Taking back control

Screen Shot 2017-11-20 at 17.42.25.png

 

We live in an age of irresponsibility. Reckless politicians, lacking suf­ficient evidence, led us into prolonged and costly wars in Iraq and Afghanistan. Regulators, economists and policy-makers passed up responsibility (in the 1960s and 70s) for the management of financial markets. Instead, something akin to Dante’s Sorcerer – the “invisible hand” – was deemed sufficiently responsible. Once the Great Financial Crisis broke, political and technocratic elites (including economists) denied responsibility and blamed the public: too many “sub-primers” wanted something for nothing. They had succumbed to NatWest Bank’s siren call to “take the waiting out of wanting”. Private bankers lent irresponsibly to Greece, knowing that politicians and taxpayers would bail them out in the event of default. Councillors in Kensington and Chelsea, along with their officials and agents, abdicated responsibility for the lives of tower block residents. And so on....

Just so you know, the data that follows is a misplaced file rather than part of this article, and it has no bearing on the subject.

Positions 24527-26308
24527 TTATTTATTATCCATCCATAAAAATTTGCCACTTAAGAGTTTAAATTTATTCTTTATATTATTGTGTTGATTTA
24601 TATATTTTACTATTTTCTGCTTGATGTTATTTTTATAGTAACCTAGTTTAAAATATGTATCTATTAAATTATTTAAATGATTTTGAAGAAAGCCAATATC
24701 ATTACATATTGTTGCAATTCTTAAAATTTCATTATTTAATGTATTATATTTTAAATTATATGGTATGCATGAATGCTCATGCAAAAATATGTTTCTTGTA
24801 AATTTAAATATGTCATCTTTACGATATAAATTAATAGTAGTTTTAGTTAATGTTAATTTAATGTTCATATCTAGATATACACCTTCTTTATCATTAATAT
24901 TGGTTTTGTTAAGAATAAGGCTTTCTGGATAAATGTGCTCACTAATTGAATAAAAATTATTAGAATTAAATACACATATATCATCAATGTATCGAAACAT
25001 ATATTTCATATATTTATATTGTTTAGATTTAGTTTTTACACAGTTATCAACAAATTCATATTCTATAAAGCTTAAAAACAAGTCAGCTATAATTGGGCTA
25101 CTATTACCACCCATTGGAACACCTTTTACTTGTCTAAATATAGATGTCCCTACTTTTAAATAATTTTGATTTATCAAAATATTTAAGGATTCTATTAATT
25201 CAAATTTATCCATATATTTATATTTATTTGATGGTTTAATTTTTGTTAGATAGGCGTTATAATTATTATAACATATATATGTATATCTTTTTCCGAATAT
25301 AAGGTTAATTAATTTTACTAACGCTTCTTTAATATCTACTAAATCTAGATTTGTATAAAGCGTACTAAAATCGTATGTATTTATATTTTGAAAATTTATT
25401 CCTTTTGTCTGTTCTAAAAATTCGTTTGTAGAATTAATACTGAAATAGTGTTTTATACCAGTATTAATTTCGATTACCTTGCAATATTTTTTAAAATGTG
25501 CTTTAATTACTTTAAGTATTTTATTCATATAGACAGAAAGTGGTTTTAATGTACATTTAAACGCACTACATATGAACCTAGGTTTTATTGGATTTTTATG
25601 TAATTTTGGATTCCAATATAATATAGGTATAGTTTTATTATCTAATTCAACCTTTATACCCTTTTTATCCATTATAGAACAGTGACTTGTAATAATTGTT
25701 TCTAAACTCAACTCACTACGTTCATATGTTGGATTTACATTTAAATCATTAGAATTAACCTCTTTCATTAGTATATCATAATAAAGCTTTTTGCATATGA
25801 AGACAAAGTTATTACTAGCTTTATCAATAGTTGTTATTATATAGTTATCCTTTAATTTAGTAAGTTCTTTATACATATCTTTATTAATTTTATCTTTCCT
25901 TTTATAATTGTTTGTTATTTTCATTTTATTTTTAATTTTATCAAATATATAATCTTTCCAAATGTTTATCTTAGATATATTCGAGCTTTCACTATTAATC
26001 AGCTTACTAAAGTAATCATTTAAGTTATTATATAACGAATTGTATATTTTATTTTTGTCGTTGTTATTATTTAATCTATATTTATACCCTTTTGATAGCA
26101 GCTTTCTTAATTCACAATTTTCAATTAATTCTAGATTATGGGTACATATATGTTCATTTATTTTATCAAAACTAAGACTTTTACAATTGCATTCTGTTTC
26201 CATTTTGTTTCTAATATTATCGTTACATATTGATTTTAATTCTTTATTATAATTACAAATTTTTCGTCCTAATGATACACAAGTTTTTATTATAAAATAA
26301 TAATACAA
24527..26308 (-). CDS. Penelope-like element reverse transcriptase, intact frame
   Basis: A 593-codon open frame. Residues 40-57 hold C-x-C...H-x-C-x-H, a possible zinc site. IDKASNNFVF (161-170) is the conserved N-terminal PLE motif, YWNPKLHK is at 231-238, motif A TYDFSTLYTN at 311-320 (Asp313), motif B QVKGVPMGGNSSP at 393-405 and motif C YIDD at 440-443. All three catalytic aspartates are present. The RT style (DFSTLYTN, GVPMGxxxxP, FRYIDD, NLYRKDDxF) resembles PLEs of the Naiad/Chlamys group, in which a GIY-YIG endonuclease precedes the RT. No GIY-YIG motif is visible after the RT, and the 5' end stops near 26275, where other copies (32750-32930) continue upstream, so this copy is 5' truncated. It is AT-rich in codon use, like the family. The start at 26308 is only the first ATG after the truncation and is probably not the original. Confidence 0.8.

In the latest edition of the Times Literary Supplement I review a range of new books that converge around the theme of responsibility.  My theme of generalized irresponsibility was challenged by Harvard's Yaschca Mounk, who in his book The Age of Responsibility argues that  "the notion of personal responsibility has become central to our moral vocabulary, to philosophical debates about distributive justice, to our political rhetoric, and to our actual public policies”.  Also reviewed are John Nickson's book Our Common Good subtitled “Surviving an age of irresponsibility”; Polly Toynbee and David Walker's Dismembered. How the attack on the state harms us all - and  Yannis Varoufakis’s book, Adults in the Room in which he argues that “there was a dearth of adults in many of the rooms where this (Greek) drama unfolded.”

The TLS operates a paywall, but the review can be read in full after the usual manner!